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If any of these signs sound like a habit of yours or your partner, the good news is, researchers have found couples are able to change these habits with guidance and practice. Couples counseling may be a helpful way to learn and practice alternative communication strategies if you notice any of “The Four Horsemen of the Apocalypse” trampling over your relationship.

Featured photo credit: taliesin via http

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Last Updated on September 12, 2019

12 Things You Should Remember When Feeling Lost in Life

12 Things You Should Remember When Feeling Lost in Life

Even the most charismatic people you know, whether in person or celebrities of some sort, experience days where they feel lost in life and isolated from everyone else.

While it’s good to know we aren’t alone in this feeling, the question still remains:

What should we do when we feel lost and lonely?

Here are 12 things to remember:

1. Recognize That It’s Okay!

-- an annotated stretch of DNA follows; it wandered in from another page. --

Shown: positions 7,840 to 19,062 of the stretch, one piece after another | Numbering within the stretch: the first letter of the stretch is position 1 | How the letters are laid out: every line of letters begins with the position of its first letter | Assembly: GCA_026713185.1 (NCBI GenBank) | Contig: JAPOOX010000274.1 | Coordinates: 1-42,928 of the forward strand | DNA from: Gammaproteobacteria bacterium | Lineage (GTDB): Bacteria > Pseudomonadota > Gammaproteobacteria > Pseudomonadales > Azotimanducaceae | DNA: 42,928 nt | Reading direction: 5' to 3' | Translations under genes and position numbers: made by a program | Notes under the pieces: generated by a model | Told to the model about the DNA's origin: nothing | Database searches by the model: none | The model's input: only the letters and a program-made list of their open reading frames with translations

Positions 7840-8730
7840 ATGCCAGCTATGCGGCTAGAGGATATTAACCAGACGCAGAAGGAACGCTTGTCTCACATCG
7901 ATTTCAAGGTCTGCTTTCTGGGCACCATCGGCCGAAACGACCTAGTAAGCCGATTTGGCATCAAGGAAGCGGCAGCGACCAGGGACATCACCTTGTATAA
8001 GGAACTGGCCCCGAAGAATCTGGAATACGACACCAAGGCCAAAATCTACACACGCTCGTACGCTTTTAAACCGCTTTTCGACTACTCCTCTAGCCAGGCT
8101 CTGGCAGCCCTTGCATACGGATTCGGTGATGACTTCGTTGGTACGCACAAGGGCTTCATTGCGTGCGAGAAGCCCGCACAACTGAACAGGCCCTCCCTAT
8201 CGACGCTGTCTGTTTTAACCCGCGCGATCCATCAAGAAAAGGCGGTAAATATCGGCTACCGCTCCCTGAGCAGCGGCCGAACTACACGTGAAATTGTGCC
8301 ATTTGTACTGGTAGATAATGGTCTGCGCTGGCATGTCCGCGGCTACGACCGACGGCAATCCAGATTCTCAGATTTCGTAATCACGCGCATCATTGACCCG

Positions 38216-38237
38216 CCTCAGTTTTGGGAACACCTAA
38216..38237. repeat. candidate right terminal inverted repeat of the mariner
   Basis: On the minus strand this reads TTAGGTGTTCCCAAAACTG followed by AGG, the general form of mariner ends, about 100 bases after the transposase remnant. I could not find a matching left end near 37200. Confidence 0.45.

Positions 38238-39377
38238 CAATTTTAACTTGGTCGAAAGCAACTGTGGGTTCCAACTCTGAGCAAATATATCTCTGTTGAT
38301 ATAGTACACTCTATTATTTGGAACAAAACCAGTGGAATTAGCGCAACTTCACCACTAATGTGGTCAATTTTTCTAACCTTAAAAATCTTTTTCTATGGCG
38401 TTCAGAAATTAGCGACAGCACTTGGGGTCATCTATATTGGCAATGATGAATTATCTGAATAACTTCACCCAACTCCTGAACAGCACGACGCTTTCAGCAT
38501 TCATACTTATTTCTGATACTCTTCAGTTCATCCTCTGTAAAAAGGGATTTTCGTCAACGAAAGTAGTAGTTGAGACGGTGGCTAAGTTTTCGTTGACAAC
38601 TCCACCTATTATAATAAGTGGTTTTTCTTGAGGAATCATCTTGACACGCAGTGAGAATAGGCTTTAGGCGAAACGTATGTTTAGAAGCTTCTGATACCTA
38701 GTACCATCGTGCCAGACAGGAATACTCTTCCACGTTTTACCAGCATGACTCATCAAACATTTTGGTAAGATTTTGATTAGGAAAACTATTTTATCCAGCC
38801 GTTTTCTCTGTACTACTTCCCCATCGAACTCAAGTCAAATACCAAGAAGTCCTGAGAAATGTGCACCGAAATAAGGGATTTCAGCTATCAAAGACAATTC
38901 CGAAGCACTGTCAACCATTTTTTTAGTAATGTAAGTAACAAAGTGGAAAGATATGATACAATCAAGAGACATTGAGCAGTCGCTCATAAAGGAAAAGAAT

The truth is, there are times you need to be alone. If you’ve always been accustomed to being in contact with people, this may prove difficult.

However, learning how to be alone and comfortable in your own skin will give you confidence and a sense of self reliance.

We cheat ourselves out of the opportunity to become self reliant when we look for constant companionship.

Learn how to embrace your me time: What Your Fear of Being Alone Is Really About and How to Get over It

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2. Use Your Lost and Loneliness as a Self-Directing Guide

You’ve most likely heard the expression: “You have to know where you’ve been to know where you’re going.”

Loneliness also serves as a life signal to indicate you’re in search of something. It’s when we’re in the midst of solitude that answers come from true soul searching.